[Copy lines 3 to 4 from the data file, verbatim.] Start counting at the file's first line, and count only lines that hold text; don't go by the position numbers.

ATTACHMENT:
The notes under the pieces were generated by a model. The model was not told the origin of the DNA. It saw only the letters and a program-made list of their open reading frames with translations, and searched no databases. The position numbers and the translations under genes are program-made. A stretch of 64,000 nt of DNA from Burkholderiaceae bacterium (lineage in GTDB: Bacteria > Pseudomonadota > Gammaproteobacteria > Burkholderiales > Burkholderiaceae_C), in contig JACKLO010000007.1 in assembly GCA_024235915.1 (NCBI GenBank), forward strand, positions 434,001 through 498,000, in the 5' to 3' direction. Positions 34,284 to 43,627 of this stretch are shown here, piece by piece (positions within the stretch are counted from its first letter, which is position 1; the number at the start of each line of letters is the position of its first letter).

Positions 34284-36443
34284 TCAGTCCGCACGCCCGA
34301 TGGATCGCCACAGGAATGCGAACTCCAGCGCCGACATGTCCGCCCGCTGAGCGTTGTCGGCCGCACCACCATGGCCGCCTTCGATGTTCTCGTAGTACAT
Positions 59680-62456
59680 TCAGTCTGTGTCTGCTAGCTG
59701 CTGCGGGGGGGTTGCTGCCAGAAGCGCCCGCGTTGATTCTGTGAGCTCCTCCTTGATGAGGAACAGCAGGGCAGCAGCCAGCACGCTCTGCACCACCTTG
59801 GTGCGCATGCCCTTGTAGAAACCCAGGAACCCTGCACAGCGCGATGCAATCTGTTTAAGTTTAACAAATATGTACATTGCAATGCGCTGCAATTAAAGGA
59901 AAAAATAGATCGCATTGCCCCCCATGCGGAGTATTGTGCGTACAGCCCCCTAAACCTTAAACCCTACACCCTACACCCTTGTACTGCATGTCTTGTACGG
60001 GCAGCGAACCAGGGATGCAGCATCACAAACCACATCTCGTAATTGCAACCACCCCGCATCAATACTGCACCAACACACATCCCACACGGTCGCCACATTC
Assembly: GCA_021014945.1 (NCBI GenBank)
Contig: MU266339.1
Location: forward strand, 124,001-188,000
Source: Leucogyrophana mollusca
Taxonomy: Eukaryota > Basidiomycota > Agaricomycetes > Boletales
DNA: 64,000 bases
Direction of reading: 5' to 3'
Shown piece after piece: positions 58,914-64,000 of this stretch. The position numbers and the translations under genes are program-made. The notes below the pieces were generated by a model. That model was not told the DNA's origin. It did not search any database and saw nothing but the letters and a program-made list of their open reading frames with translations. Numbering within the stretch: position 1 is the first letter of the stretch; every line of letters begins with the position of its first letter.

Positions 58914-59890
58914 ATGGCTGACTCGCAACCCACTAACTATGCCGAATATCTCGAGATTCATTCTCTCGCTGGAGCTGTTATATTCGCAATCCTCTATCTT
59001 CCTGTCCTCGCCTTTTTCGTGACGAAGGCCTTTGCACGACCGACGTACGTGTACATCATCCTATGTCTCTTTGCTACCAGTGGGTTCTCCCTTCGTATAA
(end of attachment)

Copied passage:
34284 TCAGTCCGCACGCCCGA
34301 TGGATCGCCACAGGAATGCGAACTCCAGCGCCGACATGTCCGCCCGCTGAGCGTTGTCGGCCGCACCACCATGGCCGCCTTCGATGTTCTCGTAGTACAT